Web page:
As was the practice amongst people of his age (and in some way still persists till today), Onobrakpeya had to leave Oghara in quest of farm- land when he attained manhood. His first port of call was Ikoro in Ovia Local Government area of present Edo State. He returned after two years and relocated in 1928 to Avbemore in Oke-Eruvbi river Valley which is only a few kilometres to Ugbowo campus of the University of Benin.

From there he came to Oghara, got married to Emetore from Oghere family in Otorogba and had a son named Obomeyoma (Bruce). He took his young family to Avbemore. A few years after, he went back to Oghara to marry his second wife called Etakamrere. Each wife gave him 6 Children.

The Bini among whom he stayed at Avbemore called him Obi. probably because they found it difficult to pronounce the name. His status as a migrant farmer (restricted to the palm oil industry) changed when he took the Odion title there. There after, he enjoyed the privileges reserved for the indigenes. permission to cultivate whatever crop he wanted, including cash crops like rubber trees.

GIFTED ARTIST

Onobrakpeya’s peers respected him for his craftmanship as a carver who produced figurines for tutelary spirits and household utilitarian products. He was very innovative. he designed and produced a wooden shoe which, like a crash helmet. aided the feet while threshing palm nuts in a wooden trough called Oko-edi in Urhobo language. His artistic works were produced at a leisure time, which took place only on the traditional day of rest (market days). The earning from their sale was able to supple- ment his revenue from the farm and this helped him to look after his family and train his children at school. Although Onobrakpeya resided and worked at Avbemore in Oke-Eruubi Valley from 1928 onwards, he maintained an unbroken link with the home land which he visited regularly during important occasions or during bi- annual festivals. He never missed the performance of the great 15 metre- tall trinity masquerade called Ekene, a festival celebrated every 15 to 20 years. This festival brings to Agbarha town every Agbarha son and daugh- ter in diaspora. Onobrakpeya built a house at Oghara and when his farming days were over, he retired there in 1969.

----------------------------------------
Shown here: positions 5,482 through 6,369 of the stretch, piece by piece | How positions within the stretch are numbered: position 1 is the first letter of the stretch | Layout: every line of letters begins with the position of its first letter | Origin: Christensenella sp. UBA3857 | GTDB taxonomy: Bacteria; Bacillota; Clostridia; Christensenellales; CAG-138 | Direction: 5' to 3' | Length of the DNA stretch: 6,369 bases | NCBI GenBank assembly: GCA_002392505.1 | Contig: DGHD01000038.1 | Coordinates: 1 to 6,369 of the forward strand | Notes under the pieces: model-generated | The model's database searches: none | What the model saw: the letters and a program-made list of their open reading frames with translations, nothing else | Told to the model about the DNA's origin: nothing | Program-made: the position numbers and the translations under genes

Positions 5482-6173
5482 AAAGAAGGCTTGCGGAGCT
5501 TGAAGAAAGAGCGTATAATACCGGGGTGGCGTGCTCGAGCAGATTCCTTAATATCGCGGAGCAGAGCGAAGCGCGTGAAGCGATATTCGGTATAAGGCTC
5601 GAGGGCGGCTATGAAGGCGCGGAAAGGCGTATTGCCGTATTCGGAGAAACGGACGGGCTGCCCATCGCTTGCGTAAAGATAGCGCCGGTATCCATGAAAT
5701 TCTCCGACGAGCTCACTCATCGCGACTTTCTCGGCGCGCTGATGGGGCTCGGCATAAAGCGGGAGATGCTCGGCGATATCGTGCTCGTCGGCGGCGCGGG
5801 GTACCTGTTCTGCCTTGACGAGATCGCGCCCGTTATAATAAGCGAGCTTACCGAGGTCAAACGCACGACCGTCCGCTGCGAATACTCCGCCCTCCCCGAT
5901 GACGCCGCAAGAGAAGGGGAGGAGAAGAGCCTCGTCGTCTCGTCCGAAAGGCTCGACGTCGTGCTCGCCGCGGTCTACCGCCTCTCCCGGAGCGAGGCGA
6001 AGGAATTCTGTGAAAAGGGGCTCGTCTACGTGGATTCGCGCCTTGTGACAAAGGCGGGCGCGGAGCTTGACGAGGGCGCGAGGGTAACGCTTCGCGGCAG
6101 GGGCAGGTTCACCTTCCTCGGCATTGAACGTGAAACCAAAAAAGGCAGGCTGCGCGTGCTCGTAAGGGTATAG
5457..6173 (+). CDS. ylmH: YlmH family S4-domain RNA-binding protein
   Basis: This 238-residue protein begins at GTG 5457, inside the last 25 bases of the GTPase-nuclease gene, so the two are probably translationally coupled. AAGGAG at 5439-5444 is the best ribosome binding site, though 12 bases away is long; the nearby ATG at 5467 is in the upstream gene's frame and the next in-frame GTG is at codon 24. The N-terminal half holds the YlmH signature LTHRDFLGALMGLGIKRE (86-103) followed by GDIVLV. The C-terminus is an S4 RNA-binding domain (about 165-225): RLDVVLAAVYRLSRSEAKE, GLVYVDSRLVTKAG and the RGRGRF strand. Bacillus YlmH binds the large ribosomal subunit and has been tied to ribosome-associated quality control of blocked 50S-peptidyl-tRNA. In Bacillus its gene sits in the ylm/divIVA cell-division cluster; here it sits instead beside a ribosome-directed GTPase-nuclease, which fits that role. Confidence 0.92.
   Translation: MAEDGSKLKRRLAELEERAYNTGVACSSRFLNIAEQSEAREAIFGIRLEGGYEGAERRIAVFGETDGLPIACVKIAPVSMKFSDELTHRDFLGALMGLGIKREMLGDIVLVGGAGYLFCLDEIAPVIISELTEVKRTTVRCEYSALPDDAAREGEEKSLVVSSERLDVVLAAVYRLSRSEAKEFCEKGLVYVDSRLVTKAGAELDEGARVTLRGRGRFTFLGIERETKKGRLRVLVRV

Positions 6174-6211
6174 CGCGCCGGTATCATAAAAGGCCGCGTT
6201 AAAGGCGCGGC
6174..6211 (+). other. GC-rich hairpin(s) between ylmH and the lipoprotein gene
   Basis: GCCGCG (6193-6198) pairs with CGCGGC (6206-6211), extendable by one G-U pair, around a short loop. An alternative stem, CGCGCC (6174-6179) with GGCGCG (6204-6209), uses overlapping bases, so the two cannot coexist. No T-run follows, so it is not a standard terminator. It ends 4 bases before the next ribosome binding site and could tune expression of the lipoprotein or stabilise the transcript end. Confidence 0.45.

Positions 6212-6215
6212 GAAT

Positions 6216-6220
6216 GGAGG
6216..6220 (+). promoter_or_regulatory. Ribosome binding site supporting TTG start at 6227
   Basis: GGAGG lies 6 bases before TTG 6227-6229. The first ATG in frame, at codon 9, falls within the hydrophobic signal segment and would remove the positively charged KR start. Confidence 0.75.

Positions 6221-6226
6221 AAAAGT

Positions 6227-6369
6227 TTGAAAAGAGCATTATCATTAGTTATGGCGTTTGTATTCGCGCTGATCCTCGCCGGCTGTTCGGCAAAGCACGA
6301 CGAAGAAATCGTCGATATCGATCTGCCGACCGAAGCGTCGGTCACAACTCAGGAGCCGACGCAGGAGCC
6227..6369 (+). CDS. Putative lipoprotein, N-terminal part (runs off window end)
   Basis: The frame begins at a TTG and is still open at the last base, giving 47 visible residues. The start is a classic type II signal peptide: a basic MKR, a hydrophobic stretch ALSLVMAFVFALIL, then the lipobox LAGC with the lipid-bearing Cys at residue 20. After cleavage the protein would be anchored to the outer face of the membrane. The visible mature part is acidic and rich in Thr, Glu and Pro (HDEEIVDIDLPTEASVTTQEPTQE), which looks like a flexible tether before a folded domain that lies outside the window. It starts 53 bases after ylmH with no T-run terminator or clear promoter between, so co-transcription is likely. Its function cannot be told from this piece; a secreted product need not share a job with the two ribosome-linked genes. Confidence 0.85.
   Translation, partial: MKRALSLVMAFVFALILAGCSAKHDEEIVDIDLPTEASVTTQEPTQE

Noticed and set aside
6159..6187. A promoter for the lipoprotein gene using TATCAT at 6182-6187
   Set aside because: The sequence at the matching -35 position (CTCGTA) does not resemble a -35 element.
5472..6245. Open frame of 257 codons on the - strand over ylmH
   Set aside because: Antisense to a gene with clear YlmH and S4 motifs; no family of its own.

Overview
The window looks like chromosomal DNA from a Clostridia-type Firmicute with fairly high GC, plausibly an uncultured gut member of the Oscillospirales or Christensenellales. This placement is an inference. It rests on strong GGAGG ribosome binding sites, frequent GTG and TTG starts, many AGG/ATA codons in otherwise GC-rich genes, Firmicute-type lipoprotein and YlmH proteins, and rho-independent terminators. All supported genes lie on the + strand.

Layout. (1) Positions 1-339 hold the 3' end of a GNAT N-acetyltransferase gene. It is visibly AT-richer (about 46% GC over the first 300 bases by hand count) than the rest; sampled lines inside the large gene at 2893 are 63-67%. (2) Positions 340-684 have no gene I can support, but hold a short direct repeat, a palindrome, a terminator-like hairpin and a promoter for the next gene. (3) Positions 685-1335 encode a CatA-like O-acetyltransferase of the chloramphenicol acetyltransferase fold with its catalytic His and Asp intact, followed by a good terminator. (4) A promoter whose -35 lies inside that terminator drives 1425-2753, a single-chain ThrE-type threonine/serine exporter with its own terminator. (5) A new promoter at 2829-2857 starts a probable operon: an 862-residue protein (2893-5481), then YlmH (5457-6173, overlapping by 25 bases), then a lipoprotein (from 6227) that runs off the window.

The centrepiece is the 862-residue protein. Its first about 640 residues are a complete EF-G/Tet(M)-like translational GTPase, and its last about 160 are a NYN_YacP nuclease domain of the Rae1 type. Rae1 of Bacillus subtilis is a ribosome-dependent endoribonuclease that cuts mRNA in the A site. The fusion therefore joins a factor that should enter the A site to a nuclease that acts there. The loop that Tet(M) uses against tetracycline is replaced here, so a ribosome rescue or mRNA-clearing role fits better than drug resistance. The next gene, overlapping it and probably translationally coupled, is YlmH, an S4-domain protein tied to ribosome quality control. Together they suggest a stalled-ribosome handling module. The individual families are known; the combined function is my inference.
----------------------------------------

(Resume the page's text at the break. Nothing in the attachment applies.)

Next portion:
HONOUR  AT HOME

Onobrakpeya did not go to school, because there were none when he was growing up. The first schools were opened in Urhoboland in 1914. By “missing” school, he escaped the foreign religious inductrination which was the price one had to pay for attending schools built by early missionaries who were agents of the Colonial Government. Throughout his life. his religious obligations were met through traditional theology which believes in Osonobrughwe (Almighty God) who can be approached directly by the individuals or through ancestors and other divinities. Consequently. there was no conflict whatsoever when as the oldest man in Oghara. he by right assumed the title of Oka-Orho, a spiritual father (with the power to mediate between the living and the dead). The Oka-Orho as priest King also presides over village community affairs. Age also conferred on him the priesthood of Osuovwah. a deified l7th century founder of his kindred to whom he was able to trace his ancestry.

Questioned during his last days. how he rated his life. he thanked Oghene (God) and his Erhi (guardian angel) for giving a life that was vcrv fulfilled according to Urhobo world view. He enjoyed good health (omakpokpo) and peace (ufuoma). he was blessed with male and female children (emete ve emeshare) and wealth (ldolo). These three achievements constitute the tripodal order of accomplishment in Urhobo society

TRIUMPHANT TRANSITION

Our father attained old age (Otovwe). He was one of the oldest of the Six bilhon people on planet earth. What else can one ask for” We. his children. grand children. great grand children. members of the Osuovwah and Emesirue lineage. Oghara people. Agbarha people. Nigerians. friends and well-wishers. wish him a deserved place of honour in the ancestral world/heaven (Ojduvwu Erinvbin)

Bruce Obomeyoma Onobrakpeya

January 2000

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About mudiare

modern renaissance African man